Buying Call Spread vs. Writing Covered Call Calls

Mark,

I enjoy reading your blog for quite some time now. I’m very glad I found it as it helped me clarify a lot of things regarding options. So thank you for that education.

Because I wanted to know more details especially for risk management and proper trade execution I recently bought your two books Create Your Own Hedge Fund and The Rookie’s Guide to Options. In both books you are explaining conservative strategies as Covered Call, Collar and Writing Cash Secured Put.

I’m trying to test them via Paper trading. However I would like to ask you something related to cash secured puts. When you enter this trade you are bullish. As with covered call you are carrying significant risk when market goes down.

You don’t have to be bullish. All that’s necessary is that you are not bearish. Neutral markets are also good for these strategies. But yes, there is downside risk. No question about that.

One way to protect against such “big” loss seems to me might be to enter vertical bull spread instead. I guess this will be somehow counterpart of collar for call side. I’m wondering why such strategy is not listed in the conservative list of strategies. Is it because it is not income efficient or I’m I missing some other point?

You are not missing anything. If you buy a call spread, (or sell a put spread with the same strike prices), that is equivalent to a collar – same risk, same reward – but much easier to trade. It’s apparent that you already understand that.

The reason this idea was not included in the earlier book (Create) is because of what I was trying to do with the book. The idea was to get readers started using options. I decided that including many examples would be better than adding additional strategies. There is another reason. Many brokers consider spreads to be ‘complex’ and ‘complicated’ and they do not allow their less experienced traders to use spreads. Ridiculous, I know. However, that’s the way it is. So I kept it simple in the first book. In the Rookie’s Guide, the chapters on equivalency and credit spreads make it clear that these trades are all equivalent (sell put spread, buy call spread, buy collar).

The reason for not including ‘debit spreads’ and only writing about ‘credit spreads’ is that the vast majority of traders prefer the spread in which they collect cash, rather than spend cash. We know they are equivalent trades, but sometimes certain trades just ‘feel better’ – especially when the trader has not yet learned that the trades are essentially interchangeable.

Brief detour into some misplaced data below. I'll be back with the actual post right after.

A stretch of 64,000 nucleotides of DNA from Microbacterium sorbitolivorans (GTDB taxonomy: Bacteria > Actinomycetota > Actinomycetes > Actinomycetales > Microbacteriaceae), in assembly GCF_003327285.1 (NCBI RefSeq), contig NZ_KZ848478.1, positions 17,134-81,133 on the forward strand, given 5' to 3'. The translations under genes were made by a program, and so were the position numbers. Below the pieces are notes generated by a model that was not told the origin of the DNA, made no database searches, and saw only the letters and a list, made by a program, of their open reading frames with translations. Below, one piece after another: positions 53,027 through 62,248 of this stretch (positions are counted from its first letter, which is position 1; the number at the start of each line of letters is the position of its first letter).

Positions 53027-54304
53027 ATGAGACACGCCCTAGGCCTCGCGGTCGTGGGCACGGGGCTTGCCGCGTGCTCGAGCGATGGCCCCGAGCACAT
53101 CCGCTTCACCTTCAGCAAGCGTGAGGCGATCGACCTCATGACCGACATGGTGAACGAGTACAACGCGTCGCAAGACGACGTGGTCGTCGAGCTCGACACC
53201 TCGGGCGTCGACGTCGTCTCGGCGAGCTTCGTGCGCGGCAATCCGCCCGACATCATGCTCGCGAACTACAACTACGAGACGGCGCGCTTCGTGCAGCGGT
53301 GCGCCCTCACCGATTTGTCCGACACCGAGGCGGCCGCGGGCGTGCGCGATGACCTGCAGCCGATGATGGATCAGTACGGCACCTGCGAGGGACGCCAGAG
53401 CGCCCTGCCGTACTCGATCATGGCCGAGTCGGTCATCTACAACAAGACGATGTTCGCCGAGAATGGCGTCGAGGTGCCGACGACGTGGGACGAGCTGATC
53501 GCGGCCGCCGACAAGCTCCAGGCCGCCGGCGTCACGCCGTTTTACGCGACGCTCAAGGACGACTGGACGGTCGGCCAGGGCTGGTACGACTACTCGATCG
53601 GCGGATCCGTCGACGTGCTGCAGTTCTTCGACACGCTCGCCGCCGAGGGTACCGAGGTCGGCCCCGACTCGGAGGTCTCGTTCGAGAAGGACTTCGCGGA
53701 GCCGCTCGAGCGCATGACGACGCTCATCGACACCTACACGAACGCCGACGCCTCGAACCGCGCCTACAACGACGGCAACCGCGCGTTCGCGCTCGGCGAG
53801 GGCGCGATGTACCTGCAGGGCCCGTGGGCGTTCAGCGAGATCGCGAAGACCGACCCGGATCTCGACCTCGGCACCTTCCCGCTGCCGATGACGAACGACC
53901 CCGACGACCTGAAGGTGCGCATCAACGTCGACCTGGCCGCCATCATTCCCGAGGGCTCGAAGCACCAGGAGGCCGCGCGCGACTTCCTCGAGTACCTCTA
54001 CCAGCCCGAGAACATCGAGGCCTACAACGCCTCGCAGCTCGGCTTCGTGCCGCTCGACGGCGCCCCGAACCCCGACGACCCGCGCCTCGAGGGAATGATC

I agree that adopting one of these spreads is far (far) less risky than the covered call or cash-secured put. The reward is also less, but I believe it is a good trade-off to take the safer route.

Based on stated above I “tested” such approach last Friday on weekly option with Ford stock (Friday close price 16.27). I sold “Feb 4, 16P” for 0.16 and bought protection “Feb 4, 15P” for 0.03 (i.e. net credit 0.13 which is 0.8% of 16 strike price with DP – downside protection, or downside break-even, 15.87 for week. In theory, for a month I can get 3.2% ROI on weekly – I know this is ideal thinking but much better return than regular monthly option approach. On monthly Feb 18 and same strike bull spread I would get 0.27 credit (all related to Friday prices). If I use naked put on Feb 18, then I would select the 15P for 0.15 because of better DP – 1.15USD.

Yes, Weeklys offer a better return. But that should not surprise you. The less time in the life of any option, the more rapid the time decay and the greater the risk – if the stock moves toward and then through the strike. One month options offer a better return than longer term options. Thus, Weeklys offer a better return than ‘regular’ front-month options. This higher annualized reward does come with elevated risk, so it is not for everyone. Weeklys have become very popular quickly. Buyers like the cheap ‘action’ and sellers like the rapid time decay. If you are comfortable with holding these trades, then there’s nothing wrong with trading Weeklys. I know it’s a paper account, but if you treat it as if it were real, you will learn a lot about how comfortable you feel with those trades.

Do you think I’m picking only “penny/dimes” on this approach? Do I risk too much from your point of view?

No. If you want to trade Ford, only 1-point spreads are available and it is far more important to trade the stock you want to trade (F in this case) than to worry about other considerations. I believe you are making reasonable and effective trades. Just remember that your long-term results are going to depend on how well you manage risk. There is absolutely nothing wrong with selling a $1 spread for that 13 cents. I object to ‘picking up dimes’ by selling a 10-point spread for thirteen cents, but when it’s a one-point spread, that’s equal to collecting $1.30 for a 10-point spread. That’s fine.

Additional question related to it. Is it good to use weeklies on collar/covered call/cash secured put strategy (I’m using IB so commissions on trade are not that significant to overall trade price) – my thinking about weeklies is to address possible steady declining market which makes “proportionally” less move over week than over month?

‘is it good’ to use Weeklys (note the odd spelling)? It’s acceptable is you prefer to trade short-term options. There is nothing ‘bad’ about it. However there is higher risk (gamma explodes when the stock approaches the stock price). Too risky for me, but we each define our own comfort zones.

L.

890

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